The secondary remains deep, after they brought back cornerback Donte Jackson. With 2021 first-rounder Jaycee Horn healthy again and CJ Henderson feeling more comfortable after coming over in a midseason trade, the Panthers still have plenty of top-shelf talent at the position.

Replacing Reddick is more complicated, as there's no like-for-like alternative on the roster. They're hoping Frankie Luvu can bring some of his trademark energy in an expanded role, and that Yetur Gross-Matos can stay on the field and develop (which could also help the run defense).

They added interior pass-rusher Matt Ioannidis on a one-year deal, which should help if he returns to pre-injury form (he had 16.0 sacks in 2018 and 2019 with Washington), and linebacker Damien Wilson gives them a bigger presence in the middle.

There's still some uncertainty about roles, but they're hoping to continue the progress they made last year on that side of the ball. The Panthers finished second in the league in yard allowed last year, but Rhule said he wants to see improvements in their red-zone defense, and to create more turnovers this year in an effort to "go from good to great."

Brian Burns

Offensive stars back

The best news of the offseason might have been about a couple of guys the Panthers are already familiar with.

Running back Christian McCaffrey is healthy and ready for camp, after a frustrating year in which he was limited to parts of seven games. The offensive issues last year coincided with his injury in Houston in Week 3, and like the line upgrades, he gives whichever quarterback a better chance to succeed.

The Panthers were also able to keep wide receiver DJ Moore, extending their own ahead of free agency.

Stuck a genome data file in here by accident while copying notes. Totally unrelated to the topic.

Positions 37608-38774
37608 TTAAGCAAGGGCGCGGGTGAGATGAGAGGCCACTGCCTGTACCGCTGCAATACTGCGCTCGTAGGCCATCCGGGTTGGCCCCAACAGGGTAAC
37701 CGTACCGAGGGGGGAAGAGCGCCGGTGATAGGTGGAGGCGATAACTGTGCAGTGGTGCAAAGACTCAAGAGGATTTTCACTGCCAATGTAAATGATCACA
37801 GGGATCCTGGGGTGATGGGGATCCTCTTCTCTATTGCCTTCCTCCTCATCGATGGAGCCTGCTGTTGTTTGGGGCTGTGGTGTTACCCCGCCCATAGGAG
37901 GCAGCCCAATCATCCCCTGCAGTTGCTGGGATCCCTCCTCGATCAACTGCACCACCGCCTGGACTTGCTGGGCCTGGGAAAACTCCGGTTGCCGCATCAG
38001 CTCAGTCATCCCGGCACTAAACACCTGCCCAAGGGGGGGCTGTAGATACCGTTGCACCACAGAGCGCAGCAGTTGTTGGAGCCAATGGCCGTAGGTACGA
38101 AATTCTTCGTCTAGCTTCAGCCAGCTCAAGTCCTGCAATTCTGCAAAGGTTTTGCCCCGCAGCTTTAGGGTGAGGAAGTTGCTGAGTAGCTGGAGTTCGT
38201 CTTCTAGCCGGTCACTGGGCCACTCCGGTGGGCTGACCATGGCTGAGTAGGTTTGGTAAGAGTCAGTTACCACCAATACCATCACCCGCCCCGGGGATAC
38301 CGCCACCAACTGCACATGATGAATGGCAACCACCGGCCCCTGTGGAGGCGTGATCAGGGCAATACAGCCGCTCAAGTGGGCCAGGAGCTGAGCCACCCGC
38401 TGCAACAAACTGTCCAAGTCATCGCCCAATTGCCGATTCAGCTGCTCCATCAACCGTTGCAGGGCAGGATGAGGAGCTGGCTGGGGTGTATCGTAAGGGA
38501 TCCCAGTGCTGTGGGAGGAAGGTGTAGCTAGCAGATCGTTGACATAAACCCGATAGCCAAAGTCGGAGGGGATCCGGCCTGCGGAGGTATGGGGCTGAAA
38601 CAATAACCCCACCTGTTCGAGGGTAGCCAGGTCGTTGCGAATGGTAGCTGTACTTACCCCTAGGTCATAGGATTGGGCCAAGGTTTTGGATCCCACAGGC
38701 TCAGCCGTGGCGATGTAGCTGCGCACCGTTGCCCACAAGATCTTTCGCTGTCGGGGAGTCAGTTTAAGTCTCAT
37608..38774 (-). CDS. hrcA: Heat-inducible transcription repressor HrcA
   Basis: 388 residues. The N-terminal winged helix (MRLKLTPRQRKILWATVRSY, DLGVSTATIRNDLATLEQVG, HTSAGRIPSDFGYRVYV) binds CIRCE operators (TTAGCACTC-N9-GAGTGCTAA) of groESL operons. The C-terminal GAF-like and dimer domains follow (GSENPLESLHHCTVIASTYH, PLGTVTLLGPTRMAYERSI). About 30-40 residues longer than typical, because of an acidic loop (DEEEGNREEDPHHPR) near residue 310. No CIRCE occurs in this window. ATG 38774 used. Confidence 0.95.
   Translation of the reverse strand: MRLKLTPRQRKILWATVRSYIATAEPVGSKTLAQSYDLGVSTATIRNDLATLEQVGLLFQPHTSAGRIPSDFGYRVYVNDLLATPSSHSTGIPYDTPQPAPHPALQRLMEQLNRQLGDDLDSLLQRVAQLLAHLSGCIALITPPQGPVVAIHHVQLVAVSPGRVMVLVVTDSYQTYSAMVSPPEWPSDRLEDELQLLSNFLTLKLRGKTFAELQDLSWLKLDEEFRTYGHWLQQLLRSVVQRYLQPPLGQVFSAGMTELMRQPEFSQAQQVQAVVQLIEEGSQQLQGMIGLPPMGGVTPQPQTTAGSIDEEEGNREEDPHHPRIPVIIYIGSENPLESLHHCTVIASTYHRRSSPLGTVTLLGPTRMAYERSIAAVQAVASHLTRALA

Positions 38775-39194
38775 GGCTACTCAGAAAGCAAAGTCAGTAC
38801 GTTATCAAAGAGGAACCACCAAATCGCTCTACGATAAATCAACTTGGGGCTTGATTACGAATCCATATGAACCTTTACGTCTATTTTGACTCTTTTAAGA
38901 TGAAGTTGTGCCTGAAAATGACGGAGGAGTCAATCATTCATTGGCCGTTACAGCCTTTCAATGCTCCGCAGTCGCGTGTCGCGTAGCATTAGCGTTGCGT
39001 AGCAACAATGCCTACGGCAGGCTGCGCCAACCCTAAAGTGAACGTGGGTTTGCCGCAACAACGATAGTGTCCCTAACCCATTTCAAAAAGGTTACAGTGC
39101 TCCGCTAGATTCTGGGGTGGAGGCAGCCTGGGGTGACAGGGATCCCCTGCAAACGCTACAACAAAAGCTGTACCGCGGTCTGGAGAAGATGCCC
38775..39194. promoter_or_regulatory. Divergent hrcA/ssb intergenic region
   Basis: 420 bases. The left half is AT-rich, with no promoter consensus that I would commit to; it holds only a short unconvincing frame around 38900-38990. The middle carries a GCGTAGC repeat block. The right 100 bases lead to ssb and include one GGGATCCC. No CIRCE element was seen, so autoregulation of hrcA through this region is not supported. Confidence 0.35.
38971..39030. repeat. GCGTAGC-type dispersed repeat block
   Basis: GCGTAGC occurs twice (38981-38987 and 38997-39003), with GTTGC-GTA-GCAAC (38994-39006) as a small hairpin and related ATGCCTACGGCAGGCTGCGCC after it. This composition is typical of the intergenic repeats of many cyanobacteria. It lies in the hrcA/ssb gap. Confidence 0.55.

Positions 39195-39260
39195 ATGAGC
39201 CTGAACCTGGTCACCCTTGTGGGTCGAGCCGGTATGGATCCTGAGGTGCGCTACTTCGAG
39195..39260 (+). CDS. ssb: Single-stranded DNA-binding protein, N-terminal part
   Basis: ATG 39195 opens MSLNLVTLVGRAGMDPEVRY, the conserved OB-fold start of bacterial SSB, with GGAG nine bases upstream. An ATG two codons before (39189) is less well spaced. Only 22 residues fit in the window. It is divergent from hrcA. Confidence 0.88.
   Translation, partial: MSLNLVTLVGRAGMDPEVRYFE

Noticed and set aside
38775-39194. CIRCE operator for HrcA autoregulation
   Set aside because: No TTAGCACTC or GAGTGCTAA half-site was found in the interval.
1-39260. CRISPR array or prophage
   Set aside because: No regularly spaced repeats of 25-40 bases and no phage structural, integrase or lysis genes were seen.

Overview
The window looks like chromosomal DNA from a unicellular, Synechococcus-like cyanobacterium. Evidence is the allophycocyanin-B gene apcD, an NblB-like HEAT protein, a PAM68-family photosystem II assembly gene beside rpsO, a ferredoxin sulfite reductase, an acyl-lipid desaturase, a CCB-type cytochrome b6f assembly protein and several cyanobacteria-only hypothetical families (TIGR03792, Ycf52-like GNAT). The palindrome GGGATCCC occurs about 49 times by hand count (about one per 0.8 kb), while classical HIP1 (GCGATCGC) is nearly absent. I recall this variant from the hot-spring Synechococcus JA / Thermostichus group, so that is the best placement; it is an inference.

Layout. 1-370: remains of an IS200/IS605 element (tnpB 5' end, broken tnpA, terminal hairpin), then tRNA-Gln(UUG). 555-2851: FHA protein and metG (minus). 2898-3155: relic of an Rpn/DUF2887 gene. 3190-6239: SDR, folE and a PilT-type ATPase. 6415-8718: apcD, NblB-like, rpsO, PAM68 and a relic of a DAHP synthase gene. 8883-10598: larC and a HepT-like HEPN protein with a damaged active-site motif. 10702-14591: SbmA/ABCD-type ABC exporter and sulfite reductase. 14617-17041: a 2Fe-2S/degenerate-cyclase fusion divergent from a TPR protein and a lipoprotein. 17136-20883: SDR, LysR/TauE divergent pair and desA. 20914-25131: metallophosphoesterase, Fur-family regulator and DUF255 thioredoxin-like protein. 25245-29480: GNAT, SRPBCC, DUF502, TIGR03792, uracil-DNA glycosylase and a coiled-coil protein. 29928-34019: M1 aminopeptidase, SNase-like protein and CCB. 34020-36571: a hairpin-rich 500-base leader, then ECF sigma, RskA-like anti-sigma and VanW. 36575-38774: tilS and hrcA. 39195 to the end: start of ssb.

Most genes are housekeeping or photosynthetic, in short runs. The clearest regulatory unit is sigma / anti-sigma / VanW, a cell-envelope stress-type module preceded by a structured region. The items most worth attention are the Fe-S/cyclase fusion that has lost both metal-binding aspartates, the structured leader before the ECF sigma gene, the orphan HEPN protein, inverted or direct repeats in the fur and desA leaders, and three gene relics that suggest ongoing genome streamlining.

Moore has been one of the most consistent producers in the league, despite less-than-ideal circumstances, and keeping him was one of the first big moves of the offseason.

If you want to talk about drafting and developing players, then keeping them when they emerge into stars is a key component of any long-range plan.

New expectations

Last year obviously didn't go the way any of them anticipated, so it follows that changes were coming.

New coordinator Ben McAdoo has been given the keys to the offense, and has more to work with than his predecessor. If he can match his previous success as a play-caller in Green Bay and New York, it will go a long way toward stabilizing things on that side of the ball.

The Panthers also brought in a number of other high-level assistants, from offensive line coach James Campen to secondary coach Steve Wilks to special teams coach Chris Tabor, so the staff has more than twice as much experience as Rhule's first staff here in 2020.

They still have plenty of questions to answer over the next month (Is there a complementary pass-rusher to Brian Burns? Can Robbie Anderson bounce back, and can they find a reliable third target in the passing game?).

But those questions are what camp is for.

And when players start rolling in Tuesday, it will be time to start answering them.

Related Content